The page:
How’d you do?
Did you make your 50K in 30 days? You did?!? Awesome!
You didn’t? Kudos for trying.
Now it’s December and the month is over and it’s time to think about what comes next. Here are some questions to help in that regard:
1. Did you fall short of 50,000 words?
No problem, but there are some questions you need to ask. Is novel writing for you? There are lots of way to write outside novels. Nonfiction, poetry, short stories, technical writing, screen plays, grant proposals…the list is almost endless.
And if novel writing is for you, are you willing to put other things aside so you can work on your craft.
2. Did you make the 50,000 words?
Good for you, you have a first draft of a short novel. That’s an awesome accomplishment. And, I don’t want to discourage you, but you don’t have something you can start selling yet. This blog has recently featured Ernest Hemingway’s quote on first drafts. To put it gently, the first draft of anything can help your garden grow. Especially if this is your first first draft, it’s probably disjointed with all kinds of character and plot issues, not to mention problems with spelling, usage, and punctuation. And that’s to be expected.
You have a start, but there’s a lot of work in front of you. And while racking up the big numbers is big fun, you have to go back now and craft what you started.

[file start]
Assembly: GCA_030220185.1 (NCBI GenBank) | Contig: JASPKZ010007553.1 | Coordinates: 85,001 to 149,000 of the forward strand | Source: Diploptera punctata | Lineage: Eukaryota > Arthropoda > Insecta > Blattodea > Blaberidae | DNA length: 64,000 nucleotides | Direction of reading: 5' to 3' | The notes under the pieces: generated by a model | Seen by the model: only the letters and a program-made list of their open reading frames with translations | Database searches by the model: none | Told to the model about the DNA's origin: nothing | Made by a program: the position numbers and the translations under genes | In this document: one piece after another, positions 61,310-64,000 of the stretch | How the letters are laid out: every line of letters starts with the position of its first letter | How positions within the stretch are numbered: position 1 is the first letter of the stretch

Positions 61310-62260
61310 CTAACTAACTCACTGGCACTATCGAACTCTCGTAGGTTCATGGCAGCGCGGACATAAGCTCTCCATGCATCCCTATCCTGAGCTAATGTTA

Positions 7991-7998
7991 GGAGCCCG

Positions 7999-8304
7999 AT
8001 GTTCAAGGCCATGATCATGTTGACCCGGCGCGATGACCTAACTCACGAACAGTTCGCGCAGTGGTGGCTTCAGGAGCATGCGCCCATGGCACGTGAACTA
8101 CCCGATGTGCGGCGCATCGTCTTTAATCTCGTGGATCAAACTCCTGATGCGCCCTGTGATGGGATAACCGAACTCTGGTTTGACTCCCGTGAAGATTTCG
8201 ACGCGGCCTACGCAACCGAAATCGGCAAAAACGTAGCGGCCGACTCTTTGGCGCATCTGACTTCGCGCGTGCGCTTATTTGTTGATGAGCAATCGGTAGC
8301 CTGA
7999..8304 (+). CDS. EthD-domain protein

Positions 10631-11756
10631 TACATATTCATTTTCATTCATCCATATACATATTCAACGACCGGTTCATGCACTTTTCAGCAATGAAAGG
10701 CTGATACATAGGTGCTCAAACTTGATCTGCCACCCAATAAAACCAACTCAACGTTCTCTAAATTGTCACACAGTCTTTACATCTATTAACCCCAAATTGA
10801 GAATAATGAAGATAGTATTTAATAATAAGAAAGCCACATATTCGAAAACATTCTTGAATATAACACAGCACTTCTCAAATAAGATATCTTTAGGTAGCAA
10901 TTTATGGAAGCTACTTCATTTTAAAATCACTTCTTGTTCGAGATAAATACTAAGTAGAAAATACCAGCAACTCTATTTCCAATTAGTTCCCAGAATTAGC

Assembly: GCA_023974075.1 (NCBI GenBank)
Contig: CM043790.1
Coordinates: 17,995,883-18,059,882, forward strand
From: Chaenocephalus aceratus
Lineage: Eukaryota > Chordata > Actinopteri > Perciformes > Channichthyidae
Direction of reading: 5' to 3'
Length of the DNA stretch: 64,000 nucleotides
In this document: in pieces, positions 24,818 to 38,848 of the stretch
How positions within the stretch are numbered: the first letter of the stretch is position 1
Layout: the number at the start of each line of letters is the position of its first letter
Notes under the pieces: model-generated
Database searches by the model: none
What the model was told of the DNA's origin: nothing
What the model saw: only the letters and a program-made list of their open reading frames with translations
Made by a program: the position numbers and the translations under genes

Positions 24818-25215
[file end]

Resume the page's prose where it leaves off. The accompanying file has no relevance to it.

3. Did you like what you did?
This is a big one. If you want to be a writer, you have to plant your butt in a seat for long periods of time and produce a lot of words. If you hated the process, maybe it’s not for you.
4. What are you going to do to get better?
While it’s true that writing is an solitary activity, no one does it alone. The path to getting better involves others. Beta readers, critique groups, workshops, and (yes) conferences. It involves books and magazines and websites. So if you’re in Florida, check out the Florida Writers Association website and see if there’s a chapter near you. If not, Google is your friend. Find some other writers and talk about the craft.
5. When is your butt’s next appointment with that chair?
Writers write. It’s what makes us writers. So do it!